Hammer Time: Damn!

Steven Lang
by Steven Lang
hammer time damn

The mind can deviate to all sorts of weirdness when it comes to cars. Baby on Board signs. ‘Rims’ that cost more than the actual vehicle. The ungodly use of purples, yellows and lime greens on entry level econoboxes. Then there’s the real deals. Cars that are so hysterically and vomitously ugly that only it’s creator can appreciate the rancid spewage. I see a lot of that at the auctions. Let me give you a few true classics of the trade…

Imagine a Plymouth Prowler adorned with Monopoly dollar bills that are dyed purple with the words, “Mr. Millionz!!!” adorned on every panel and interior part. Is that not bad enough? How about a Harley covered in leopard skin fur on every surface from the seats to the handle bars. We actually tried to remove all that crap from a late model Harley, and ended up with purple fur that was even more hideous. What else?

One unique affectation that I saw in Atlanta a few years ago were ‘bullet holes’. First there were the fake bullet holes with ‘dramatic green’ effects on them. Okay I could deal with that since Neons, Taurus Wagons, and Cavaliers seemed to be the most afflicted. But then I started seeing some really strange deviations of it. The wagon with real bullet holes. Juniors first car adorned with dozens of holes that could only come from a BB gun. Cars with hoods that were punctured with what looked like really sharp rakes since a gun wasn’t available. But then I saw something that was truly hideous a few years ago.

People memorializing their cars in honor of dead people. Don’t get me wrong. I’m probably one of the biggest promoters of having a ‘keeper’ in the family. But the only car that should ever be dedicated to a dead person is a hearse. When I see someone telling the world that they’re dedicating their commuter to the dearly departed, I feel sorry for them. Not just for the loss but for the fact that they’re using their Buick in place of a proper memorial. Or a nice dinner for two. Hell, when I pass on the last thing I want to do is remind a fellow driver that someday soon they will also snuff it. Life’s too short for daily deathly reminders. That’s why when I become the punchline to a Monty Python dead parrot sketch, I want to be shot out of a cannon facing the ocean and have my best friends go fishing with plenty of beer. Maybe they could put the cannon on the boat and shoot me out several times. Hey, life’s short.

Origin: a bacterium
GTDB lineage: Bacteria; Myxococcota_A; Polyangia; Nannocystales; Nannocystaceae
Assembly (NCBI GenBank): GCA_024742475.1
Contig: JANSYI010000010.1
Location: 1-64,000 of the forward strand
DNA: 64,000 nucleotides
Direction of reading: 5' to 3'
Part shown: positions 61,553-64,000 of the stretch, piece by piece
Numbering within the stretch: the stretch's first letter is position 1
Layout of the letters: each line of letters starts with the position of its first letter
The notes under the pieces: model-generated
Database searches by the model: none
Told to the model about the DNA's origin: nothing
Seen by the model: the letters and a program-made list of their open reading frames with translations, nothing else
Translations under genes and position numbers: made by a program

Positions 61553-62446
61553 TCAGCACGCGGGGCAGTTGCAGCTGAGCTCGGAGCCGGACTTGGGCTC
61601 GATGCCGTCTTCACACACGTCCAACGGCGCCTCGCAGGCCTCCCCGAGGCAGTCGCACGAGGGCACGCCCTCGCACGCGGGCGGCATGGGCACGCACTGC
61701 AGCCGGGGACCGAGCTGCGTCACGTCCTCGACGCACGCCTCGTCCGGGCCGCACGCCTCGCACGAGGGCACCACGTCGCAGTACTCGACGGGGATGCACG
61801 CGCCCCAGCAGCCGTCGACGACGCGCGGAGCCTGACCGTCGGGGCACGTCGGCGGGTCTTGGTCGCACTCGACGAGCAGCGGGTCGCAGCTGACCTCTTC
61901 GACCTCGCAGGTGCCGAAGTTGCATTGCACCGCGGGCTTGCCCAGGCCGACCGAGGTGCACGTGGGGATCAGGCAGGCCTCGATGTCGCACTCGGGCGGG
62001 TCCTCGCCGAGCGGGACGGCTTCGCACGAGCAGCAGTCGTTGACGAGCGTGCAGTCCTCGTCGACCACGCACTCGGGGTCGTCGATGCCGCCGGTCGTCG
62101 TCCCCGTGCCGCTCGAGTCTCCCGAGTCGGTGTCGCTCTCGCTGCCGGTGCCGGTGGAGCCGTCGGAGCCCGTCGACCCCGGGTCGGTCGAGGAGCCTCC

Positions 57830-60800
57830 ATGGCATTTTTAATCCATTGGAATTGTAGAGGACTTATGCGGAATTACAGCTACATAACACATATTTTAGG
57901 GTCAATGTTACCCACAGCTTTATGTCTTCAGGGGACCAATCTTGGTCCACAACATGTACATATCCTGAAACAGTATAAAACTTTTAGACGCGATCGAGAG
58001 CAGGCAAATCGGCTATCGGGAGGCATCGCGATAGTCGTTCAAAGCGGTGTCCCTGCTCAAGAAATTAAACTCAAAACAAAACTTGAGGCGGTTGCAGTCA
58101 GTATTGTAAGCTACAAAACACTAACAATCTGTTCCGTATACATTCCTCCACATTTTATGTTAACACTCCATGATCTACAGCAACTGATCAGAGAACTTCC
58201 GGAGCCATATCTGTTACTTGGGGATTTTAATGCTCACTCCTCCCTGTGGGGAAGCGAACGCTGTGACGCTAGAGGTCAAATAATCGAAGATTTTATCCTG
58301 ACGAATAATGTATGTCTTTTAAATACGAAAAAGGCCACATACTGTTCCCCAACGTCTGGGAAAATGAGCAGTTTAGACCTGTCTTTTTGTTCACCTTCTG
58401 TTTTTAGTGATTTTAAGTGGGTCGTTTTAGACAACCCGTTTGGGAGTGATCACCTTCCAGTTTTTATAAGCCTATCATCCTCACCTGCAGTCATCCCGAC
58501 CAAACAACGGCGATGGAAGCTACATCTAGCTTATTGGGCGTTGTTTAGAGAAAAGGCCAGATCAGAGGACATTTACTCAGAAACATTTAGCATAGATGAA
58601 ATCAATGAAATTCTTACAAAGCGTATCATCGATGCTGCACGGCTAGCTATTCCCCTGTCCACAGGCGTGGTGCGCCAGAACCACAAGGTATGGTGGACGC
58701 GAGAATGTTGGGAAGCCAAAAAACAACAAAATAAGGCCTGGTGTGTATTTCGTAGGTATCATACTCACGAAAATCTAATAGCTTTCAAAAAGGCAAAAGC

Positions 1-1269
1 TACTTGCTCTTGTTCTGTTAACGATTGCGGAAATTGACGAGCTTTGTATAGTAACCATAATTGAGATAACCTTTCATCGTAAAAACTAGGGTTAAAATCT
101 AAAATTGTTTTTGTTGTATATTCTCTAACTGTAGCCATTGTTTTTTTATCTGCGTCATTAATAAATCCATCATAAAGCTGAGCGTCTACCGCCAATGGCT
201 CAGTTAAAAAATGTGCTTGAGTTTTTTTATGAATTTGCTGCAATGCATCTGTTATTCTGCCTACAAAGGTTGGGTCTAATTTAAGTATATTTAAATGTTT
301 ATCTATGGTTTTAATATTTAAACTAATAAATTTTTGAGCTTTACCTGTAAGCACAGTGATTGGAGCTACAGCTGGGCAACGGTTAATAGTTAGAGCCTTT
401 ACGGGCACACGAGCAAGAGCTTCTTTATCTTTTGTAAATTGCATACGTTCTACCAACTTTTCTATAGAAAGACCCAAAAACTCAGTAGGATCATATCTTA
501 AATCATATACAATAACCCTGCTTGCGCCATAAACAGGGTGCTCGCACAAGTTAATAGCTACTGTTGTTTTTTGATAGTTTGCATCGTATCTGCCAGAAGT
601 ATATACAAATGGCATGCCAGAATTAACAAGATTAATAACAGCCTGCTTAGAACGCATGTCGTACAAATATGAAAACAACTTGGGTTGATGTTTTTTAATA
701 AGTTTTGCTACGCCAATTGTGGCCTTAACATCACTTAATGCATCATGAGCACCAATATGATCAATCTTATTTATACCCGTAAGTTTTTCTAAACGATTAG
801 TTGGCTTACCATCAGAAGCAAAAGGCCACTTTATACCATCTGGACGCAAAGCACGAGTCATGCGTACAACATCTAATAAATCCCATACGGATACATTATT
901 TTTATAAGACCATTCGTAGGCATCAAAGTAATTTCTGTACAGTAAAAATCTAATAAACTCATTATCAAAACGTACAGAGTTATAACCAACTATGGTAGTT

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3 of 47 comments
  • A is A A is A on Mar 05, 2010

    "People memorializing their cars in honor of dead people..." WTF?. Da*m. It is true... http://images.google.es/images?um=1&hl=es&tbs=isch:1&q=%E2%80%9CIn+Loving+Memory%E2%80%9D+car+memorials%22&sa=N&start=18&ndsp=18 American culture is an endless source of amazement for me (Do not get me wrong. I am also sometimes positively amazed). Here in Europe no one -I mean NO ONE- memorializes his/her car. Roadside memorials here are rare and restrained, and maintenance crews remove them customarily if they are removable (i.e., not made of concrete and iron).

    • BuzzDog BuzzDog on Mar 05, 2010

      I understand the outrage in your statement, but it's difficult to say that "American culture" is anything in particular. We're a melting pot...and trust me, a car memorial does not fit in my own personal culture. Or my manners. Or the culture or manners of most of the other people of the United States who posted comments on this page. Now if you notice, I referred to myself as a person "of the United States" to make the distinction from "American," which I use to include all on this continent. The reason I did this is because - and I think we've been tip-toeing around this - the vehicular memorial seems to have originated in Mexican culture, and has been adopted by a small number of African Americans. But it's definitely not a mainstream thing here in the States.

  • Mikey Mikey on Mar 05, 2010

    Here in the frozen north I've yet to see a car memorial.

  • FifaCup Loving both Interior and exterior designs.
  • FifaCup This is not good for the auto industry
  • Jeff S This would be a good commuter vehicle especially for those working in a large metropolitan area. The only thing is that by the time you put airbags, backup cameras, and a few of the other required safety features this car would no longer be simple and the price would be not much cheaper than a subcompact. I like the idea but I doubt a car like this would get marketed in anyplace besides Europe and the 3rd World.
  • ScarecrowRepair That's what I came to say!
  • Inside Looking Out " the plastic reinforced with cotton waste used on select garbage vehicles assembled by the Soviet Union. "Wrong. The car you are talking about was the product German engineering, East German. It's name was Trabant.